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Strained voices?

Events in St. Louis raise concern about the PCA

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Strained voices?
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A canceled event at South City Church (PCA) in St. Louis, Mo., brought renewed attention to ongoing friction among Presbyterians in the city also home to Covenant Theological Seminary—the denominational seminary of the Presbyterian Church in America.

In January, South City Church leaders had agreed to allow an event to take place on its campus that was sponsored by an organization called Faith for Justice. The MLK Day-related gathering was set to include speaker Jay-Marie Hill, a lesbian and an activist for transgenderism.

A Faith for Justice announcement said Hill would “teach us how to not only mourn the tragic death of trans folx, but learn to celebrate their lives and humanity.”

In a Jan. 14 statement, the session of South City said the elders and pastoral staff had become aware of the details over the past few days and “determined that some of the planned elements … appeared to be inconsistent with South City Church’s theological convictions.” They retracted the offer to use the church’s building.

The statement didn’t mention that one of the founders of Faith for Justice is Michelle Higgins, South City’s director of worship. And one of the group’s board members is Mike Higgins—the father of Michelle Higgins and the lead pastor of South City.

The event moved to a nearby PCUSA church, and both Mike Higgins and Michelle Higgins attended. (South City elders and the Higginses didn’t respond to emails seeking comment.)


Mike Higgins is also dean of students at nearby Covenant Theological Seminary, a school that faced criticism last year when Jay Sklar, a professor of Old Testament, spoke at the “Revoice” conference organized and hosted by Memorial PCA in St. Louis.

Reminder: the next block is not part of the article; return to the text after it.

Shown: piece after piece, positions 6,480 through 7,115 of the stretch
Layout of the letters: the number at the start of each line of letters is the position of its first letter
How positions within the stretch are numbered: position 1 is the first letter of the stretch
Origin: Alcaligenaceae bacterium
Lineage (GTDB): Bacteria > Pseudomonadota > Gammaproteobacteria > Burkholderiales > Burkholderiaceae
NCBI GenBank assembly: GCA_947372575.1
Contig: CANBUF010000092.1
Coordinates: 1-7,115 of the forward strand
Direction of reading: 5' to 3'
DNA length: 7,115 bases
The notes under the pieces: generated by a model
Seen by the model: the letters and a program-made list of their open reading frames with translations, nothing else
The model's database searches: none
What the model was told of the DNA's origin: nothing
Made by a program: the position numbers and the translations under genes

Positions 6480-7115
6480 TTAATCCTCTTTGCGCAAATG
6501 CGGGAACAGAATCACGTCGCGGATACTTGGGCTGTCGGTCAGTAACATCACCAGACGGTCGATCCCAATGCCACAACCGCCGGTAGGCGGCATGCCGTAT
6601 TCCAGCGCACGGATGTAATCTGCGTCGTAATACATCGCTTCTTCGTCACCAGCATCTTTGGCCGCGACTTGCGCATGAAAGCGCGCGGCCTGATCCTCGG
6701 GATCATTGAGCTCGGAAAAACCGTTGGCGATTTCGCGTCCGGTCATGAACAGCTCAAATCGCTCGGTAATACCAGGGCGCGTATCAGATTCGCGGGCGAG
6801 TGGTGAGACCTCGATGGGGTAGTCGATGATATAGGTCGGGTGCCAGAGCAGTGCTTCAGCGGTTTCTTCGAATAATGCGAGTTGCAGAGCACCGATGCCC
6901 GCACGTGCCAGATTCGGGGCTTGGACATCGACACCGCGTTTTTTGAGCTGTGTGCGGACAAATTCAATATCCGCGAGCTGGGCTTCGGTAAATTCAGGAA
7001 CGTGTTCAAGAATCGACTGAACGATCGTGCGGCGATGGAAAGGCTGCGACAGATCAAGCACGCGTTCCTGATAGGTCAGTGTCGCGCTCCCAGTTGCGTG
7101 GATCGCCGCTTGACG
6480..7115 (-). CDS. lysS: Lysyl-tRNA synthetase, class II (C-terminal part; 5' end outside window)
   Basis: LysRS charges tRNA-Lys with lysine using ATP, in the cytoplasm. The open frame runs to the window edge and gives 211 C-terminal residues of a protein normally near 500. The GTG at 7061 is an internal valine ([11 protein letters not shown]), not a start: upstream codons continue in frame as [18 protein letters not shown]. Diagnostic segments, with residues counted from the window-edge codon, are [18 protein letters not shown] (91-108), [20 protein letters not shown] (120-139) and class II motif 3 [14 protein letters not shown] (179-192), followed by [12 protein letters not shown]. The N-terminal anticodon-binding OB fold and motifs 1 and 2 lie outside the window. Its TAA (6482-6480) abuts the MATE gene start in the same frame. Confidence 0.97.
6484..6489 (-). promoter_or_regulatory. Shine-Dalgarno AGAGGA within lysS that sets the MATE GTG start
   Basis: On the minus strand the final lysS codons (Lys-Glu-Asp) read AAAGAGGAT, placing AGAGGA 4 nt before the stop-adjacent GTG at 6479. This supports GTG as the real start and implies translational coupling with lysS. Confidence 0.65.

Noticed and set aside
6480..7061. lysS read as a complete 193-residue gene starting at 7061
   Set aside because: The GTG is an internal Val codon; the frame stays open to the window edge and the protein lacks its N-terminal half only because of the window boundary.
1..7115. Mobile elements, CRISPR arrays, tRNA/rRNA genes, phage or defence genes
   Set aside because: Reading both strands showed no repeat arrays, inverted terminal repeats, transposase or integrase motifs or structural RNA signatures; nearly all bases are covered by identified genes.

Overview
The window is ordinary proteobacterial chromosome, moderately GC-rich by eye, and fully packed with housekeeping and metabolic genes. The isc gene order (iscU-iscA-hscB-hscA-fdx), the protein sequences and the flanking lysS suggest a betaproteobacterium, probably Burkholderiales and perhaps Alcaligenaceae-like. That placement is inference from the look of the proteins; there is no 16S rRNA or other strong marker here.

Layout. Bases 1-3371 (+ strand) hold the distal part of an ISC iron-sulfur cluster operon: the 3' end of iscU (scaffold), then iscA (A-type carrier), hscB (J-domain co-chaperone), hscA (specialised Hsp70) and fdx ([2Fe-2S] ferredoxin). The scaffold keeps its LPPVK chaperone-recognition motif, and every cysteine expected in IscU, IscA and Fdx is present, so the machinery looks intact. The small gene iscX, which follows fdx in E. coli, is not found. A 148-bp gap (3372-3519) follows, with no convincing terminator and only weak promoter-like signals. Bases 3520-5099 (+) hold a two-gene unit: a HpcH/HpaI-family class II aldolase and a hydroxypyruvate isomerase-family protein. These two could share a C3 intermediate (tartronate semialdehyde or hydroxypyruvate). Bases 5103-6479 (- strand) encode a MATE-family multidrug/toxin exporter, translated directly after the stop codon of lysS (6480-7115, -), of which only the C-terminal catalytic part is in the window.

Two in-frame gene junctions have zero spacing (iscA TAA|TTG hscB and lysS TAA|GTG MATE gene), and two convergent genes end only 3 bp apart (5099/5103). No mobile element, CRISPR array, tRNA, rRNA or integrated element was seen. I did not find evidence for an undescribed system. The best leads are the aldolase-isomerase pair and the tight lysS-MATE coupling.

Revoice leaders bill the event as a gathering to support “gay, lesbian, same-sex attracted, and other gender and sexual minority Christians,” and they say they want to help such men and women observe “the historic, Christian doctrine of marriage and sexuality.”

But many pastors expressed objections about such language. At the time, PCA pastor and author Kevin DeYoung wrote about his concern over phrases like “sexual minority”: “It’s troubling because it makes disordered sexual desires (which can be repented of and forgiven, just like any disordered desire) essential to one’s personhood.”

Sklar published a letter last year explaining he planned to speak at Revoice about verses in Leviticus prohibiting homosexuality. He noted that many people argue the verses don’t apply to God’s intent for sexuality today: “I argue the opposite.”

By mid-January of this year, Covenant President Mark Dalbey said he had received calls from alumni concerned about the recent events at South City Church, and he noted the developments came on the heels of last year’s Revoice.

“Let’s just be candid: these events look, at best, confusing in language and, at worst, compromising of our denomination’s doctrinal integrity,” he wrote in a Jan. 19 letter.

But Dalbey rejected charges of liberalism at Covenant, and he said the seminary affirms the Bible’s teaching on sexuality and the principle that Christians’ foundational identity is rooted in their union with Christ. (He told WORLD no Covenant professors would speak at Revoice this year.)